The twist of the film is the movie's big selling point, and if you were able to see the film without having it spoiled then likely would have had quite a bold reaction to the film. Sadly I'd already had it spoiled before I went into it, leaving the shock factor muted for my viewing. I have to say, I would have preferred not being spoiled because I feel like the impact of the film would have been greatly increased. This is a film that, really, lives and dies by its twist as it takes a pretty standard "evil kid" movie and makes it into something more. If you know the twist then you spend the film watching the movie from a different perspective and it changes the impact of everything. It doesn't shock the way it should.
With that being said, the twist is also pretty ludicrous. It's hard to believe anyone could pull that off in real life, for starters, and even more unbelievable that a girl could do that, over and over again, without anyone catching on. Somehow Esther slipped into and through the system and, over and over, was able to do her murderous thing. Seems like, at some point, someone should have suspected something, or at least put the girl in jail for any one of the string of crimes that followed in her wake. Everyone has to chalk it all up to, "well, the wife and mother is just overreacting," for the plot of the film to work, which just seems absolutely silly.
What helps the film stay just this side of ridiculous is the performance of Vera Farmiga. The actress is generally the best part of every film she's in, even the terrible ones (like the Conjuring and Godzilla flicks she's been a part of). She helps to elevate this schlocky film into something more, even beyond what young actress Isabelle Fuhrman does with Esther, helping to sell the scariness of the situation.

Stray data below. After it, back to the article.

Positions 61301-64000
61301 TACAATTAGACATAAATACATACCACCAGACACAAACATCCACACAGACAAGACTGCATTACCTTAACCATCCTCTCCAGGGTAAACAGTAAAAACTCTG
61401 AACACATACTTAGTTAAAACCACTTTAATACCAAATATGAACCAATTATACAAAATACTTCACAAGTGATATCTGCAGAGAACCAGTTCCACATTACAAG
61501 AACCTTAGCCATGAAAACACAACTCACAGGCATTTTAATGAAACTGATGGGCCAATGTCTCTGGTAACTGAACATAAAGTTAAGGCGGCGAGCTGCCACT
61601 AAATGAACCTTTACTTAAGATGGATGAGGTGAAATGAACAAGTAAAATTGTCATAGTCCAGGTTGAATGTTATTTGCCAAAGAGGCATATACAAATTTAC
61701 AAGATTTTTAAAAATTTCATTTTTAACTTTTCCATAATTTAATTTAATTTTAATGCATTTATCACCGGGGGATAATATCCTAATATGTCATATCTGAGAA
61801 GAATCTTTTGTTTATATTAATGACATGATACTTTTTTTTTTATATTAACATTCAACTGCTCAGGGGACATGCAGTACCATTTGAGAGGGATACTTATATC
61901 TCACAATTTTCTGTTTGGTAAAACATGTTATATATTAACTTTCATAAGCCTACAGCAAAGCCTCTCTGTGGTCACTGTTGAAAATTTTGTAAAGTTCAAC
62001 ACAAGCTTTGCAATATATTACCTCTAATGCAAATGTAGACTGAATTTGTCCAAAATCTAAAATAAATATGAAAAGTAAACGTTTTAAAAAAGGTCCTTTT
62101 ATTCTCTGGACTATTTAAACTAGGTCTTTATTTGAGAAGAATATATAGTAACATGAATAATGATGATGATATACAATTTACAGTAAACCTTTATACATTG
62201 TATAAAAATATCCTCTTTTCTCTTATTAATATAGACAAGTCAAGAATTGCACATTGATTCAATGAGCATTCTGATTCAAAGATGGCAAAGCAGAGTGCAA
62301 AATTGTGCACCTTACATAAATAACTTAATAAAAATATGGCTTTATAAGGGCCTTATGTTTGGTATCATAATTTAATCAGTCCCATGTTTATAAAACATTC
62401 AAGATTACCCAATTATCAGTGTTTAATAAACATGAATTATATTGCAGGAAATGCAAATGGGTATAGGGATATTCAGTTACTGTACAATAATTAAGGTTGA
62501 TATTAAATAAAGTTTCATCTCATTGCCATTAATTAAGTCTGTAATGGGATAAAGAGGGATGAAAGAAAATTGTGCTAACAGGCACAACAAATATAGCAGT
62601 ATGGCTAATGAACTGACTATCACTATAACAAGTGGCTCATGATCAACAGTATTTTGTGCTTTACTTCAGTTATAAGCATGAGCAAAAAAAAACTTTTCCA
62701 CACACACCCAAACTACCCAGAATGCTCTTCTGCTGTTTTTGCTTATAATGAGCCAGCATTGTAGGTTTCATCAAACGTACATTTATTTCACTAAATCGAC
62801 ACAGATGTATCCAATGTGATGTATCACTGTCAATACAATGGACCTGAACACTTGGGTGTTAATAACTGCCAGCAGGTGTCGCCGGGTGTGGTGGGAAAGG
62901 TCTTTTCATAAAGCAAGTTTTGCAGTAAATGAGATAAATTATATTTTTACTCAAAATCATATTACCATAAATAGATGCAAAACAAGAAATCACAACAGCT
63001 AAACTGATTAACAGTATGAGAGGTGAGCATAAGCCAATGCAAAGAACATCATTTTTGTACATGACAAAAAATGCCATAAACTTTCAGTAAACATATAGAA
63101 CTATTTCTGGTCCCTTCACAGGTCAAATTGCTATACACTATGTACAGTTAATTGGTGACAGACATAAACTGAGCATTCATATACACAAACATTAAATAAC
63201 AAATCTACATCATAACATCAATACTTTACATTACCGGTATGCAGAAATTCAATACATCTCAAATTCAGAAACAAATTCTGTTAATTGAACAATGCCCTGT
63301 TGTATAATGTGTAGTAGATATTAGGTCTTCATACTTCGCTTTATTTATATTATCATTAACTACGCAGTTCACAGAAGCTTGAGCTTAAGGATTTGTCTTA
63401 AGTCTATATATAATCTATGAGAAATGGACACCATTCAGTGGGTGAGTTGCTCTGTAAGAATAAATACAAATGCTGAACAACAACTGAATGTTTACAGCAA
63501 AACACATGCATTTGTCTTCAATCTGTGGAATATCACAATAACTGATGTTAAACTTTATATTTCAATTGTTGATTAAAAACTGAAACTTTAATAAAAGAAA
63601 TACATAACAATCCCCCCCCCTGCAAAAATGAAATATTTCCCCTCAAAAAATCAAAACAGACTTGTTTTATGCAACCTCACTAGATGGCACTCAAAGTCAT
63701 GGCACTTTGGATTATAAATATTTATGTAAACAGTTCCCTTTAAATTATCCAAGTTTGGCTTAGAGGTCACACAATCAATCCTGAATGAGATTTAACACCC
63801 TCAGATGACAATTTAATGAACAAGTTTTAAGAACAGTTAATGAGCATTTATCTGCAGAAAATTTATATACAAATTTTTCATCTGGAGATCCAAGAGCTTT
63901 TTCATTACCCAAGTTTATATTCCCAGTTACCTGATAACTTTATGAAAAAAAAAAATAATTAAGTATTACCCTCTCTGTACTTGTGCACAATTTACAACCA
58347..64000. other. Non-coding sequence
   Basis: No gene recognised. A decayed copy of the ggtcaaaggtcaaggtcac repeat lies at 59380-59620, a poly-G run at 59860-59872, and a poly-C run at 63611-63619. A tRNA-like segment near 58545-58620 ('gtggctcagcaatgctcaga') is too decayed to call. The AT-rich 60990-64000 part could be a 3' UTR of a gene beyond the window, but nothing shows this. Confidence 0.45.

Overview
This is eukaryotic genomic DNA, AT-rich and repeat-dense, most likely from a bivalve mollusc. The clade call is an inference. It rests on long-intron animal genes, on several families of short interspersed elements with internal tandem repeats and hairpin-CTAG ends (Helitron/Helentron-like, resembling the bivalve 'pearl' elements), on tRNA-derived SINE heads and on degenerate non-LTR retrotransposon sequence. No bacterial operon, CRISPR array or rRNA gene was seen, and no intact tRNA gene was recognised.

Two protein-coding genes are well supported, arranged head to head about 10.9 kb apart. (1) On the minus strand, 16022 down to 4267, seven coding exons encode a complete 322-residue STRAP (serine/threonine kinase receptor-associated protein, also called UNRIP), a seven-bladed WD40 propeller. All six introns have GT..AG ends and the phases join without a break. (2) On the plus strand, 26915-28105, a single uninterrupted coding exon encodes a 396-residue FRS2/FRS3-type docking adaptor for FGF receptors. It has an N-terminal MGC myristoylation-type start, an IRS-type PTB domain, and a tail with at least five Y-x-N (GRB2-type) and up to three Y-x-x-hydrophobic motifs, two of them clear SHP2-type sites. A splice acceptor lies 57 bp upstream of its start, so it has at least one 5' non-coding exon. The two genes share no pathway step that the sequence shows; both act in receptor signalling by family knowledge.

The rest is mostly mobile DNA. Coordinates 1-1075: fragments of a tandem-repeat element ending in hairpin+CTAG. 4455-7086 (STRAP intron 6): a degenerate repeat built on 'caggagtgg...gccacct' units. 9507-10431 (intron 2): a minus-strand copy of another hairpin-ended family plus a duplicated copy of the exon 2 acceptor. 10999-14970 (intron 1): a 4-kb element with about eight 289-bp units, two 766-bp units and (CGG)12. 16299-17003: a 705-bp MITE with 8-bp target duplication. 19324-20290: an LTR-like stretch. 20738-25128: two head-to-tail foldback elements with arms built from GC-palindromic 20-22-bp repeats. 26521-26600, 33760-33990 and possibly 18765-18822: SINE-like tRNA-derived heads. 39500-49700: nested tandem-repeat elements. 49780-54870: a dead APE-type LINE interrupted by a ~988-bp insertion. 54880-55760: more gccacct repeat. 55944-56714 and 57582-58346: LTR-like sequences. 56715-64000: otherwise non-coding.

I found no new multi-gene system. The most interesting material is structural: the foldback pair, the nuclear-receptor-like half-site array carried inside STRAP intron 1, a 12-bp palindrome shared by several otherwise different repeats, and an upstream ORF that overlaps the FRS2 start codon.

The other issue the film has is that it does paint a pretty terrible perspective of the adoption system. This is a criticism many have leveled against the film, and it is fair: not every child that goes into a home is going to be evil and, in fact, hardly any are. Most are victims of abuse and neglect but this film makes it seem like everything happened around Esther (which was of her own making, it's true) meaning you never really know who you're bringing into your home. That's a bad look for the film, to be sure, especially when there are plenty of children in need out there. If one person leaves the film going, "man, I'm glad I never adopted," then the film has actively done some damage.
I was frankly torn on Orphan. On the one hand it is a well shot and well designed film that clearly had very talented people working on it, both in front of and behind the camera. It's a handsome movie that slowly builds its creeps as the central mystery around Esther is revealed. That all works well and makes this one of the better produced horror films in the genre. At the same time, though, it's a pretty ridiculous movie that doesn't rise about the meat of its twist. If you know the story then the film doesn't have much to offer beyond some basic scares and mildly tense moments.
Your mileage may vary, for sure, but I have to wonder just how many people can get sucked into this film at this point. Worse, how many want to go back? Is this a film that is worth re-watching. For my money, no: the film has a weird twist that sells the shock factor but once that's played out there isn't that much to recommend the movie again. It's an odd-ball film with a kooky twist that sort of works if you don't think that hard about it. End of the day, though, the film can only bring that one big twist to the story and then it peters out. Once the woman is revealed behind the curtain, all the shock is gone.